9 Aug 2023

Movie review: Chevalier

From At The Movies, 7:08 pm on 9 August 2023

Chevalier tells the incredible-but-true story of the "Black Mozart" Joseph Bologne - a swordsman, composer, virtuoso violinist and lover of women in the court of Marie Antoinette. 

While you're watching the film Chevalier it's easy to dismiss it as a far-fetched bit of fiction - something from the soapy Bridgerton school of drama, an excuse for a more diverse cast to dress up in an all-purpose Hollywood costume drama.

Far from it. Not only is the story of Joseph Bologne true, it barely covers the facts.

Bologne was born the son of a white, colonial landowner and a slave in Guadeloupe.

The French were apparently rather more liberal than the rest of Europe at the time, and, as a now free Frenchman, young Joseph was admitted to a top school in Paris, where he excelled in fencing and music.

Not only was he a dazzling violinist, he was also a noted composer - the rival, it's said, of another former child prodigy, Wolfgang Amadeus Mozart.

And Chevalier delights in taking a well-known scene from the film Amadeus and turning it on its head. Here, it's Mozart who gets humiliated by an unknown challenger.

Chevalier is clearly out to redress the injustice of Bologne's modern obscurity. In the late 18th century he was one of the great celebrities of the age.

Aside from his astonishing talent, he was young, good-looking and dashing. He moved in the highest social circles. He was even a particular favourite of Marie Antoinette.

But despite being given the title of "Chevalier" - the equivalent of a knighthood - there were still limits and rules. He couldn't marry - certainly not outside his race - though apparently, this being France, a blind eye was turned on his many romantic affairs.

Perhaps that's why he thought he could get away with flirting with Marie, wife of a bad-tempered nobleman.

Marie is played by Samara Weaving - Australian actor Hugo Weaving's daughter - who's attracted as much by Joseph's musical talent as his striking good looks. She's an amateur singer herself.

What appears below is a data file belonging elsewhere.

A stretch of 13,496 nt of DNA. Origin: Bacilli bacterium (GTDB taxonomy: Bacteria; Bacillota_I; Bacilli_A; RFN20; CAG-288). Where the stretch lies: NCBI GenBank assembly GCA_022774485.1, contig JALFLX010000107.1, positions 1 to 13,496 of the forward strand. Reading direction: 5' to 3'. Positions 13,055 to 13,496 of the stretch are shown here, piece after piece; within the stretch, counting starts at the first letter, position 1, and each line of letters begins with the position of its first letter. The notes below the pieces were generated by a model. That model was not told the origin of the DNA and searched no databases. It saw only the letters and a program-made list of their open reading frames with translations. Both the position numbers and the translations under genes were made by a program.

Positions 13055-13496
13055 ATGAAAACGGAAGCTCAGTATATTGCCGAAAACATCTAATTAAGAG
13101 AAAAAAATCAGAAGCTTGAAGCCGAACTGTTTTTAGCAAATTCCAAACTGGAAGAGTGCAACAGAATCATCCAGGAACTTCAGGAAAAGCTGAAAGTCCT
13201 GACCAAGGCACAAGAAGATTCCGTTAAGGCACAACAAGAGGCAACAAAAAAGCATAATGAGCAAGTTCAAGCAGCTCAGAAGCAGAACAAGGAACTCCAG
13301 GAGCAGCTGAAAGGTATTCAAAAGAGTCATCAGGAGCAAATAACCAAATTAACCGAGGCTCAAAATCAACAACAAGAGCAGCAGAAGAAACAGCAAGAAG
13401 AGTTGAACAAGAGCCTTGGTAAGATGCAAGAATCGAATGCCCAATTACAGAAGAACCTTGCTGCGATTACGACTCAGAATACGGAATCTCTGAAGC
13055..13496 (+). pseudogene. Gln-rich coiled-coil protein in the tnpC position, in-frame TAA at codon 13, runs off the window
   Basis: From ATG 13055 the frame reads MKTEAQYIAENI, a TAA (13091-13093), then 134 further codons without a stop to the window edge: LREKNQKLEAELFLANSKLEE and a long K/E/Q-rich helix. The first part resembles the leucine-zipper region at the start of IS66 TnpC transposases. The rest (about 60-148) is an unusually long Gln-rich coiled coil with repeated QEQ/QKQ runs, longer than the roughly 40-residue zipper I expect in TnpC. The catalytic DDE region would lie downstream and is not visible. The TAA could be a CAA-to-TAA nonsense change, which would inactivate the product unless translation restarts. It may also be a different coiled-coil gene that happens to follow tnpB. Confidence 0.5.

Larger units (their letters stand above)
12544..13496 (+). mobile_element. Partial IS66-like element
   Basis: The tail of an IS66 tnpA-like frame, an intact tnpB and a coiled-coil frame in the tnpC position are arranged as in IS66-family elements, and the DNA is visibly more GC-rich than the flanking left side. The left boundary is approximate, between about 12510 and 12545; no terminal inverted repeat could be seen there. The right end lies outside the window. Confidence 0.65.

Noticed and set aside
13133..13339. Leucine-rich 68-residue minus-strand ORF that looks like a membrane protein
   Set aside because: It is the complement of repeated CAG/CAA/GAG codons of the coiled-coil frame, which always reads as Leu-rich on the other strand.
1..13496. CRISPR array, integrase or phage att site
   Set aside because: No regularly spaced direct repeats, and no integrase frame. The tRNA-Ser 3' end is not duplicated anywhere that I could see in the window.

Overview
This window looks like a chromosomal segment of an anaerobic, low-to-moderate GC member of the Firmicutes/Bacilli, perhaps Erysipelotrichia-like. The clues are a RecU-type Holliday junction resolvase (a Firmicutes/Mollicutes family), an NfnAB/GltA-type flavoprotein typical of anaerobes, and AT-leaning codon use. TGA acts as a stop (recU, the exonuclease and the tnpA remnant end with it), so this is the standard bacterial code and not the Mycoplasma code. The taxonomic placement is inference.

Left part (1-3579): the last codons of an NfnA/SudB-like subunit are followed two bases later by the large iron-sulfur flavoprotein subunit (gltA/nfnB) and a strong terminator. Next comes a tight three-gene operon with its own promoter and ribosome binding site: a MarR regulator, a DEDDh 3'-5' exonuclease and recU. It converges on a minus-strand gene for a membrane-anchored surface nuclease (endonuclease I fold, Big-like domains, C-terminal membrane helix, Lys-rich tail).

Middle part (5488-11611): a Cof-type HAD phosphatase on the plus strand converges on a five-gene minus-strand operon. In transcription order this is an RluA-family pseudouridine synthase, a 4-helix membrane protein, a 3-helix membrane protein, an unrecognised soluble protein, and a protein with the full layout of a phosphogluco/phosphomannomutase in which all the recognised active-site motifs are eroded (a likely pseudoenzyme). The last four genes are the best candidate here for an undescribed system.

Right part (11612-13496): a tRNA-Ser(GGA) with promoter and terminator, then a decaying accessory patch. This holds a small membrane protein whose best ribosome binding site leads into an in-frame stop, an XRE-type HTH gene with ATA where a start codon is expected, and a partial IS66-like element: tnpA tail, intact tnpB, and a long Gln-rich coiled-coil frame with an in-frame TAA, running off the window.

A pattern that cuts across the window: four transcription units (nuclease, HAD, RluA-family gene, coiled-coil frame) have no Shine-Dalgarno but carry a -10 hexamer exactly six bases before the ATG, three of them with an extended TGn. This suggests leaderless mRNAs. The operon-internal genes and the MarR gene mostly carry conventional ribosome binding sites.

And of course, one thing leads to another.

Meanwhile, at the other end of the social spectrum, an ageing diva played by Minnie Driver is furious when Joseph scorns her advances.

She stirs up trouble at court, particularly when Joseph announces his ambitions to take over the Paris Opera.

The Queen steps in and decides that the only two candidates are Joseph Bologne and the German, Christoph Gluck. She suggests a contest - the two will each write an opera, and she'll pick the winner.

Joseph calls on the services of Marie to sing in his opera Ernestine, despite Marie's husband forbidding her to do so.

A surprising amount of all this is true - even the part where the cuckolded husband threatens to break the musician's hands, and the fortunate, if anticlimactic, outcome that he doesn't actually do it.

I suspect that the arrival of Mum, and her introduction of Joseph to his musical roots may be slightly less true.

On the plus side, Chevalier looks terrific, particularly star Kelvin Harrison Junior. He's totally convincing both as a fencer and as a ferocious violin player. He and the rest of the cast certainly do what they can with what they're given.

But my reservation is about what they're given.

Apart from regular clunky lines like this, the attitudes in the script remain relentlessly modern-day. Which is a shame because it's a story that's clearly worth telling.

Joseph Bologne was not only a brilliant musician, he was a hero to the growing anti-slavery movements in both Britain and America.

Chevalier offers a chance not only to cast light on a criminally overlooked musical talent but to reassess far more well-known French notables. Marie Antoinette, Voltaire, and even Napoleon all come out firmly on the wrong side of history.

For all its minor strengths, Chevalier's major failing was leaving too much good stuff only to be included in closing titles. In short, a waste of what could have been a great story.

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